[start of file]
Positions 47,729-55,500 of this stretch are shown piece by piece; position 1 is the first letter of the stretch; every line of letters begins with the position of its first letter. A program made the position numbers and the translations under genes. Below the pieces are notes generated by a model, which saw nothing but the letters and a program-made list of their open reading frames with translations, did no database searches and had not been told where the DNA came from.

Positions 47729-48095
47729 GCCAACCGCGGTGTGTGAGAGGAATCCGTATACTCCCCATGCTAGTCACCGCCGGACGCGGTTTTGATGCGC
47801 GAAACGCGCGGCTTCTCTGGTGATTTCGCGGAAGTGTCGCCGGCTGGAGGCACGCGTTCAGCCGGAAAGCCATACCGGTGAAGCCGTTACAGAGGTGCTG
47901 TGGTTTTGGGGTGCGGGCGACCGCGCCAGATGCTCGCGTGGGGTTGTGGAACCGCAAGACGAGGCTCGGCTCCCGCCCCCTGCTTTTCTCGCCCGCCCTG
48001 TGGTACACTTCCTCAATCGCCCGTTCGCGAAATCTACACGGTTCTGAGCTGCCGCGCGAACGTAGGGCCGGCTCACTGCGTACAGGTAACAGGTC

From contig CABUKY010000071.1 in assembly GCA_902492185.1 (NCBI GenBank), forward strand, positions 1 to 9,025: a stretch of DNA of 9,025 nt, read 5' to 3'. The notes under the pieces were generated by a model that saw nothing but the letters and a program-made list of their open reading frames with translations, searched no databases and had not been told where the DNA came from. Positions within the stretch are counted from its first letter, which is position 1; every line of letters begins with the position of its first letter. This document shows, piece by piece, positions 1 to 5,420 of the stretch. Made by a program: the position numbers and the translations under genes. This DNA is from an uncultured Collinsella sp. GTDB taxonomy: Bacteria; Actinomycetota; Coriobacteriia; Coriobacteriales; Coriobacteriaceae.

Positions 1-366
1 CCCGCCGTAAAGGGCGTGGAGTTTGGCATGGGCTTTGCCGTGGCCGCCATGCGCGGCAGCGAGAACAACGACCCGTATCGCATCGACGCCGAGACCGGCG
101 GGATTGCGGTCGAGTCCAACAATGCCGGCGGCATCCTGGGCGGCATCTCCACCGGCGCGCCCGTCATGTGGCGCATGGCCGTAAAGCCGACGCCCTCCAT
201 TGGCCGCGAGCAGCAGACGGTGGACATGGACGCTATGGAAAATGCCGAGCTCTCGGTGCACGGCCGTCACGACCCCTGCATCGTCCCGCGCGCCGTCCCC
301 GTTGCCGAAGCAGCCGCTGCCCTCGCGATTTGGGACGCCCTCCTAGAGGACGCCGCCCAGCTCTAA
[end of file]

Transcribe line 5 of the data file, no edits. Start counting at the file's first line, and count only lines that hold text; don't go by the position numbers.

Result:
47901 TGGTTTTGGGGTGCGGGCGACCGCGCCAGATGCTCGCGTGGGGTTGTGGAACCGCAAGACGAGGCTCGGCTCCCGCCCCCTGCTTTTCTCGCCCGCCCTG